03 May 2004

Inmates Enjoy New Flat-Screen TVs

A friend of mine emailed me this story:

Wow.....

Inmates Enjoy New Flat-Screen TVs

Oregon Rewards Good Behavior With Access to In-Cell TVs

By ANDREW KRAMER, AP

AP

Convicted felon Nicholas Krahmer watches a seven-inch flat screen television he bought for $300 in his cell in Salem, Ore.

SALEM, Ore. (May 3) - Convicted felon Nicholas Krahmer kicks back on a bunk and enjoys one of the latest perks of prison life: A spanking new flat-screen TV that's still the envy of many viewers on the outside.

The tiny 7-inch set resembles flat-screen models installed in cars or on airplane seats. But it beats the alternative, he says - a night in the recreation room with about 150 other inmates who are prone to brawls over what to watch and where to sit.

Oregon's in-cell television policy springs from years of frustration in finding incentives for good behavior among prisoners serving mandatory sentences.

Krahmer bought the $300 television with money he earned working in prison, where he is paid a few dollars a day for computer drafting. Inmates also must have clean discipline records to qualify for the flat-screens.

"I've worked for it. I've stayed clear of any sort of nonsense in the institution," said Krahmer, 27, who is serving 70 months at Oregon State Correctional Institution, outside Salem, for assault with a knife.

"I've never seen an episode of 'Survivor.' I'm eager to watch that. I want to see what my family watches."

Randy Geer, administrator of the prisons' non-cash incentive programs, said that as far as he knows, Oregon is the only state where felons have flat-screen TVs in their cells. The 25 inmates who have bought the high-tech TVs get the same basic cable that's piped into the prison's common TV room.

Before the flat-screen program began in Krahmer's prison last month, Oregon was already one of 16 states in the country to allow in-cell televisions.

But most inmates in the state's 12 medium and maximum security prisons did not benefit: Only one of those prisons allowed personal TVs, and they were of the traditional tube variety, not flat-screens.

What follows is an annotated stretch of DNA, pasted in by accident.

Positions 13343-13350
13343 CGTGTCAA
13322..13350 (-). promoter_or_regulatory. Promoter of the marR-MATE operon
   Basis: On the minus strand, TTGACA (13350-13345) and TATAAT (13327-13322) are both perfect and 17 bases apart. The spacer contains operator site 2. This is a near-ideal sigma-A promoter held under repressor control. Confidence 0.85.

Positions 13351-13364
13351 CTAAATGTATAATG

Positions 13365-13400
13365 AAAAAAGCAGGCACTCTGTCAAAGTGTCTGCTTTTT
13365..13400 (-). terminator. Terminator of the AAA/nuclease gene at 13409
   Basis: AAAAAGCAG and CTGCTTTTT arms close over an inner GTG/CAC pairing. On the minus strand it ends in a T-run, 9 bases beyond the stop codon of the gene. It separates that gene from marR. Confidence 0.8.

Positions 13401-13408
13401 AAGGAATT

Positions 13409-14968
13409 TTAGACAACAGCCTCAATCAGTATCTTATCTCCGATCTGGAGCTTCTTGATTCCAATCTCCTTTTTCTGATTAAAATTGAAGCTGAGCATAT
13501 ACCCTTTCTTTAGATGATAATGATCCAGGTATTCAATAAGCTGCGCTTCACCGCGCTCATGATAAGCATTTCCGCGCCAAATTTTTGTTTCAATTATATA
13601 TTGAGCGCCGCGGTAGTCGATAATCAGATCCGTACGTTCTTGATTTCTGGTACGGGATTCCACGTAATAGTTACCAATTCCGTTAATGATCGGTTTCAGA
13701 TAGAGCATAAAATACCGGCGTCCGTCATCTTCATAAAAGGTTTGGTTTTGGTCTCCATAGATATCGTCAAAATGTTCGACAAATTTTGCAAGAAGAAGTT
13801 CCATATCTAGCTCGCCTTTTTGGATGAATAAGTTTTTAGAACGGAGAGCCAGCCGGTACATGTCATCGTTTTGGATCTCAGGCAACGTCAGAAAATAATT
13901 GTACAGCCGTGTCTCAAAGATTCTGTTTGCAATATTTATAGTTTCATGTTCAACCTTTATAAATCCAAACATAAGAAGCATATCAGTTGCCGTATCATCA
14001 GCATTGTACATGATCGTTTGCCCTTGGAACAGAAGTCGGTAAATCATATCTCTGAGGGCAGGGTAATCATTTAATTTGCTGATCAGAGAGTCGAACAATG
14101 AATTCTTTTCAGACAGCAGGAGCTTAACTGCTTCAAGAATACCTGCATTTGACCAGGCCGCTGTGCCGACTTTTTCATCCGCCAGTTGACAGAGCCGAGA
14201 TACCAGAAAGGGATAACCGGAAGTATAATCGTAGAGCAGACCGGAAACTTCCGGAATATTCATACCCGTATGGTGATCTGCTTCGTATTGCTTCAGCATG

While allowing inmates to enjoy the latest high-tech gadgetry may seem odd, prison officials stress the flat-screens - which the state plans to introduce soon in all 12 of its higher security prisons - were selected for practical reasons.

Bulky tube televisions pose dangers, such as parts that could be used as a weapon, and hollow spaces that could serve as a hiding place for contraband, Geer said.

Flat-screen TVs used at the Oregon prison are made of clear plastic - so inmates cannot hide contraband inside.

Managers also considered cramped prison cells and decided the sleek, flat-screen models made sense.

"It was really the best solution," Geer said. "It is not a luxury item."

Before implementing the policy, Oregon officials questioned prison directors about television policy in all 50 states. Some states have decided to prohibit TVs in cells because the traditional tube models are too bulky. If a prisoner is sent to disciplinary confinement, the prison must store his or her belongings.

"Try finding space for 1,000 13-inch televisions," Geer said.

Steve Doell, president of the Oregon chapter of Crime Victims United, opposes television in prison for anything other than educational programming and to ease the work of correctional staff in disciplining inmates.

"If I were in charge, I would make sure they watch the Learning Channel, Discovery and C-Span," he said. "There's lots of movies and entertainment that show violence and sexual behavior."

Rank and file officers, however, are nearly as happy as the inmates.

"It's cut down on the number of inmates that come out in the evening to watch TV," said Julian Ruiz, a corrections officer who operates electronic door locks and monitors a cell block. "The more people you get down here in the evening, the more problems."

In the common TV room, each cell with two inmates is given a night to choose what to watch, and the honor rotates in strict order, Ruiz said. Prison staff intercede only to ensure major television events are shown, such as the Super Bowl, the NCAA basketball championships and the World Series. There is little interest in presidential addresses or other news, Ruiz said.

"If you ask, 'who wants to watch Bill Moyers?' one hand goes up, maybe. You ask about football, 100 hands go up," he said.

05/03/04 02:59 EDT





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